Has the hole been punched in the right place? Or possibly not at all? A new sensor which is integrated into the punch itself registers manufacturing errors immediately. Due to its small size and low price, it is also suitable for use in large machines with many punches.
50 punches crash onto the sheet metal of the car body and punch small holes into it which will later be used for mounting other components. However, if any holes are missing it can be costly, as the component either has to be scrapped or reworked. The result is downtime.
Researchers at the Fraunhofer Institute for Surface Engineering and Thin Films IST in Braunschweig have developed a sensor which continuously monitors the punches in real time. If holes are omitted or tools are blunt the sensor registers it, so that machine operators can quickly deal with the problem and exchange blunt tools before they break or the material is damaged. What is special about the sensors is that they are only two millimeters thick and have a diameter of only twenty to twenty-five millimeters – just ten percent of the size of commercially available sensors. They are therefore also suitable for use in large machine tools where many punches are mounted close together and conventional sensors would be too bulky. “Also, because of the low costs involved, you can afford to monitor every punch in a large machine,” explains Martin Weber, project manager at the IST. “When our sensors are in mass production, they will be up to ninety percent cheaper than models which are currently available.”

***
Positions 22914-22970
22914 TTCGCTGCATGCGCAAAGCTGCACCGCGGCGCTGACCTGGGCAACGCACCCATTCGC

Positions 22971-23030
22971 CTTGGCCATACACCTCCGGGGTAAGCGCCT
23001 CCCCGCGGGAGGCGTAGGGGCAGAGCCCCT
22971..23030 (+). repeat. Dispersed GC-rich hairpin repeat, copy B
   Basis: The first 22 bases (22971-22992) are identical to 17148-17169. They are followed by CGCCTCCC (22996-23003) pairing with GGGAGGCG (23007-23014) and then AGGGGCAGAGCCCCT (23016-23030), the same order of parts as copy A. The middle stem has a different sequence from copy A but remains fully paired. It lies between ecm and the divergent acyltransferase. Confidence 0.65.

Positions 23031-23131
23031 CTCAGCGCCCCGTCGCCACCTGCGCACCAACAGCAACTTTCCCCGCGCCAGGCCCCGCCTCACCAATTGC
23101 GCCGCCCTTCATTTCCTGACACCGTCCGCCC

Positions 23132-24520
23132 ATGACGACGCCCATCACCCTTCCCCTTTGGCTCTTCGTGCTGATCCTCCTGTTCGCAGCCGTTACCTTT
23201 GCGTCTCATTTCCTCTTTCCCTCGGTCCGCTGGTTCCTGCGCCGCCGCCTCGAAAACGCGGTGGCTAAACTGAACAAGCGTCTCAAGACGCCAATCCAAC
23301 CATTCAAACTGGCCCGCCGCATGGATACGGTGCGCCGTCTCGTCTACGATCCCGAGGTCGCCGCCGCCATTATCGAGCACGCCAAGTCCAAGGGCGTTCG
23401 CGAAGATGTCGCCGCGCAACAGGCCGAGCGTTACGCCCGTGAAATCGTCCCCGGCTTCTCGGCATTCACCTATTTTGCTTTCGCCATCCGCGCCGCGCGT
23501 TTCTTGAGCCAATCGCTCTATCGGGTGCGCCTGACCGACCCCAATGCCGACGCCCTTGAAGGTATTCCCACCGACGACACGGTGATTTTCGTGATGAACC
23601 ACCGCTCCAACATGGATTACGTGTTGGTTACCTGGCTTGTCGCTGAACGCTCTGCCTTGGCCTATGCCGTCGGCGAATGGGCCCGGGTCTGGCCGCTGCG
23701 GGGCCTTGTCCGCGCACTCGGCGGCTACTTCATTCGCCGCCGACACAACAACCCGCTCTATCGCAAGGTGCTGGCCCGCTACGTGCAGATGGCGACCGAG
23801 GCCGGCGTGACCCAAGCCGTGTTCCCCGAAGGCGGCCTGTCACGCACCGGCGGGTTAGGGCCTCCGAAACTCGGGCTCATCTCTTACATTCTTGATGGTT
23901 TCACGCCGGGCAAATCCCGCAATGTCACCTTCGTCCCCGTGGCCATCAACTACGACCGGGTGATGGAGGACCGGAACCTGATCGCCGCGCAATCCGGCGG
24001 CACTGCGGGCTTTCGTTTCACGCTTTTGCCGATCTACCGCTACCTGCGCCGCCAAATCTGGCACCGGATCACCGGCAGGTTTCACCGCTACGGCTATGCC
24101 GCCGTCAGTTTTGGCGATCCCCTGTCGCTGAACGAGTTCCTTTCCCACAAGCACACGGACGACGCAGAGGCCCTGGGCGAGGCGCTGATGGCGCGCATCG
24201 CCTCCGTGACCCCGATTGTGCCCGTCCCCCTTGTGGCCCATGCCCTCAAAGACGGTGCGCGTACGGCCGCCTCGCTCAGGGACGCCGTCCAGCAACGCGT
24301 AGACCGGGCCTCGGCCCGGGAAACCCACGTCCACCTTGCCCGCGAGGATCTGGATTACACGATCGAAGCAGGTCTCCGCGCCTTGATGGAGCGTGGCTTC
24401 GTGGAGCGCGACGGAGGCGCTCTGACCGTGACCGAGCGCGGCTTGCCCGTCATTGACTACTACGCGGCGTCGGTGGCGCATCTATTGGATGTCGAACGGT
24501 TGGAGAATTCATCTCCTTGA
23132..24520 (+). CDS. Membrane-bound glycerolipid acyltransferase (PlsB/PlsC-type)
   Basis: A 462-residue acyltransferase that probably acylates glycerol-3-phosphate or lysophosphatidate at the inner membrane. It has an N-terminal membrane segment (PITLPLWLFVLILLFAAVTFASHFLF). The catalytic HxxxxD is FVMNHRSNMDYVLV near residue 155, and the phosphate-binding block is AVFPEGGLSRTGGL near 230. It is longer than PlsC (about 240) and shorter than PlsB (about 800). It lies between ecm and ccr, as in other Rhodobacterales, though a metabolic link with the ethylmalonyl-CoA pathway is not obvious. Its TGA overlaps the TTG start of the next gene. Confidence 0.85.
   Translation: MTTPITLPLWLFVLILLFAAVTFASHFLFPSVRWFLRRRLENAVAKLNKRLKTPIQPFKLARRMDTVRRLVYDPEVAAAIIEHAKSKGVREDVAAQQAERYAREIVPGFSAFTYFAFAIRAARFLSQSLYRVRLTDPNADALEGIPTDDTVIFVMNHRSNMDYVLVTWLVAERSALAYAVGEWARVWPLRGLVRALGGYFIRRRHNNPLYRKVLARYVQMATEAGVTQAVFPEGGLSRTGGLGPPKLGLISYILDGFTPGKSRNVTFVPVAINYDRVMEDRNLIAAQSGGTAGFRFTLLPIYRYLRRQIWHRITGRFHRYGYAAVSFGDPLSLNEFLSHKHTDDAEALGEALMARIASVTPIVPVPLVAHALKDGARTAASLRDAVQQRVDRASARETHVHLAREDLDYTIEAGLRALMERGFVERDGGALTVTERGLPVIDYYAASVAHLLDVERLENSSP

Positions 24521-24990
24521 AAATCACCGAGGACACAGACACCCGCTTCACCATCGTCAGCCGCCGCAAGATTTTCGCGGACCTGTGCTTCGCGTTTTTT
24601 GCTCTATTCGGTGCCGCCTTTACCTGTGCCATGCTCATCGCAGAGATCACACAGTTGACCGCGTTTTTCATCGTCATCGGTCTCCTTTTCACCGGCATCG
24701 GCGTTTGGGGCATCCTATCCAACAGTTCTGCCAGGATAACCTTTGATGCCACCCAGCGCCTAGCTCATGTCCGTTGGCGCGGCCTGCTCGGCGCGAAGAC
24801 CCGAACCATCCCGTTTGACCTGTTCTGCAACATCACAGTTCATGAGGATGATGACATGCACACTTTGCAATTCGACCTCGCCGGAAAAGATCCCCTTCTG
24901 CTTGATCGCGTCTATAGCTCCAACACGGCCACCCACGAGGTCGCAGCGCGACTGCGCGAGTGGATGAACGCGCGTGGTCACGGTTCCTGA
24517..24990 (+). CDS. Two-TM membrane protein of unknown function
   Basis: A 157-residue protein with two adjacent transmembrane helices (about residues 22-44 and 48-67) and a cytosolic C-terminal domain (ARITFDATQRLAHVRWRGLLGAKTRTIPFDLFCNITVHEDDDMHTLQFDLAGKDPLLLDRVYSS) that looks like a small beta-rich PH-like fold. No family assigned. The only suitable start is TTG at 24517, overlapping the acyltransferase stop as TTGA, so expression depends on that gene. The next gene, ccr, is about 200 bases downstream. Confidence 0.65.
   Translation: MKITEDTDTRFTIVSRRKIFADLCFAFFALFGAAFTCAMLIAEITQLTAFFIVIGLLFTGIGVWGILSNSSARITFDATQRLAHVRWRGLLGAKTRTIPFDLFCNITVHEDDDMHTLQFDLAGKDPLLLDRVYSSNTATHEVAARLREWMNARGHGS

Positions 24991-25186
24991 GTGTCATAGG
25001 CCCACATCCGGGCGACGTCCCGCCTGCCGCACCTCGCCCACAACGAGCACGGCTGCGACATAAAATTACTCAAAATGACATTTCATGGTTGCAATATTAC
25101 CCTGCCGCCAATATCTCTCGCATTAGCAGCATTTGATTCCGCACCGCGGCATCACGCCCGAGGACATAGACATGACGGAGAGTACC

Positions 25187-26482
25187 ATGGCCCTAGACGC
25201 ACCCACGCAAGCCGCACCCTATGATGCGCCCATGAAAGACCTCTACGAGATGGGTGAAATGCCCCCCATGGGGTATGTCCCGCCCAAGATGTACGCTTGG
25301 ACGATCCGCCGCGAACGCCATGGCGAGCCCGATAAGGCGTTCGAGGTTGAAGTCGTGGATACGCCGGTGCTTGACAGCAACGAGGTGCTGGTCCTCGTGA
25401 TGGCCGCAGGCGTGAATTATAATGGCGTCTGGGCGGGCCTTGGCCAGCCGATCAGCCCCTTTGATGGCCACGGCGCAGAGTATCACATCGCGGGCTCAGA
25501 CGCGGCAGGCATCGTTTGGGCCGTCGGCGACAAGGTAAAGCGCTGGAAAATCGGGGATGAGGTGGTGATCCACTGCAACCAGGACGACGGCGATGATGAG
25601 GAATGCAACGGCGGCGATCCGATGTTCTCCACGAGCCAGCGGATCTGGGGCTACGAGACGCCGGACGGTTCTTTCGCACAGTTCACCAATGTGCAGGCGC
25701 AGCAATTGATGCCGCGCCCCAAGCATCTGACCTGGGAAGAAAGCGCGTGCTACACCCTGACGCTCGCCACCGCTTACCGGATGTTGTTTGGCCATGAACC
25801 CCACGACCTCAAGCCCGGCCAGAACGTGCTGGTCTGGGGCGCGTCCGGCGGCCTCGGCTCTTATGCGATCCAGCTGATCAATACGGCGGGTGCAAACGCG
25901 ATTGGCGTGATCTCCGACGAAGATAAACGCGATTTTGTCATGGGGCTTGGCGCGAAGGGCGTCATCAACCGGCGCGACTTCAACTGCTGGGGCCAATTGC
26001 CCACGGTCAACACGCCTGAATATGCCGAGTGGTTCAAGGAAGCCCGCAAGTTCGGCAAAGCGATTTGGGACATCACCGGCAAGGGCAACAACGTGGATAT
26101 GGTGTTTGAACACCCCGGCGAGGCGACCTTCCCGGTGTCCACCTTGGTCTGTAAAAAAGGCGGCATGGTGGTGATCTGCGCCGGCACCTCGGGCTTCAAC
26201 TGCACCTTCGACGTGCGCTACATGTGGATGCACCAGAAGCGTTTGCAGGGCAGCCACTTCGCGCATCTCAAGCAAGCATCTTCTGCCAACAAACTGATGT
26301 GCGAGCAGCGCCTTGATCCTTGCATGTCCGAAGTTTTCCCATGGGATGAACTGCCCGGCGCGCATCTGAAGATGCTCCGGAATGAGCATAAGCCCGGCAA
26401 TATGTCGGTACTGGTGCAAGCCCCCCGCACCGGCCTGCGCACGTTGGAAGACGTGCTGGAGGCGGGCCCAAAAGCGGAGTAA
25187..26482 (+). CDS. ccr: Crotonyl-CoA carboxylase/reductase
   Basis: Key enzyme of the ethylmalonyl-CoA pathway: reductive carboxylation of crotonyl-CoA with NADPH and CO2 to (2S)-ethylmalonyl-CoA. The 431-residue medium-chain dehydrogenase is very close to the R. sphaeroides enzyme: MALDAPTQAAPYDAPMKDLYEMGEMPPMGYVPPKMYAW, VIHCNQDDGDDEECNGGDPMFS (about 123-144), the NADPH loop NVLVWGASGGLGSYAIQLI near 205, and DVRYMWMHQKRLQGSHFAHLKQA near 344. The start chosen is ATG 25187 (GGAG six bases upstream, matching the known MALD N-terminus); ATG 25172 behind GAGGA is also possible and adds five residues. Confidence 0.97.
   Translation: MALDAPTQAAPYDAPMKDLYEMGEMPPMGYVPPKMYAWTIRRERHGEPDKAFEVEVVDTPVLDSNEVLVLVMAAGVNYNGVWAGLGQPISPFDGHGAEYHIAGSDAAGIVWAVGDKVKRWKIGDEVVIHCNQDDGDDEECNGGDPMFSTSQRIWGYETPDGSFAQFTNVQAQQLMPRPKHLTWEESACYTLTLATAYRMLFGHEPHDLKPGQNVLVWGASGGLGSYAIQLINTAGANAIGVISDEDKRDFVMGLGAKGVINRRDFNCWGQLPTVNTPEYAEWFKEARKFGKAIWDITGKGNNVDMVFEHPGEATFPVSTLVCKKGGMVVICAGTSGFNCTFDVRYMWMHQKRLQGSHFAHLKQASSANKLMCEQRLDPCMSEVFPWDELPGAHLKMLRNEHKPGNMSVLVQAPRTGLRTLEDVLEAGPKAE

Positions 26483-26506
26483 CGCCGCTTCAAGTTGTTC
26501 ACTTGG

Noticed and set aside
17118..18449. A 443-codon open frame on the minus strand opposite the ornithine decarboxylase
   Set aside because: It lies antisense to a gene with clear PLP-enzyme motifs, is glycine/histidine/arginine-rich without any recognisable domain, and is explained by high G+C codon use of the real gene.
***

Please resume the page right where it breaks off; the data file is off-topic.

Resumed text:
The sensor consists of a layer of carbon which the researchers apply to a thin metal disk. “This is the first time established vacuum coating processes have been used to produce carbon coatings for a sensor,” says Saskia Biehl, group manager for micro and sensor technology at the IST. If the pressure in such a carbon coating increases, its electrical resistance sinks. These changes make it possible to establish how much force the punch exerts on the sheet metal.
The researchers and their colleagues at the Fraunhofer Institute for Machine Tools and Forming Technology IWU have already tested prototypes of the sensors, with satisfactory results. Now they are optimizing the technology still further so that it can be reliably mass-produced. The researchers will be presenting their work at the Hannover Messe (Hall 6, Stand C2) which runs from April 16 to 20. Another application for the sensor, and one that will also be on display in Hanover, is the ‘intelligent washer’, a sensor system which measures the clamping force of bolted connections and simultaneously detects heat.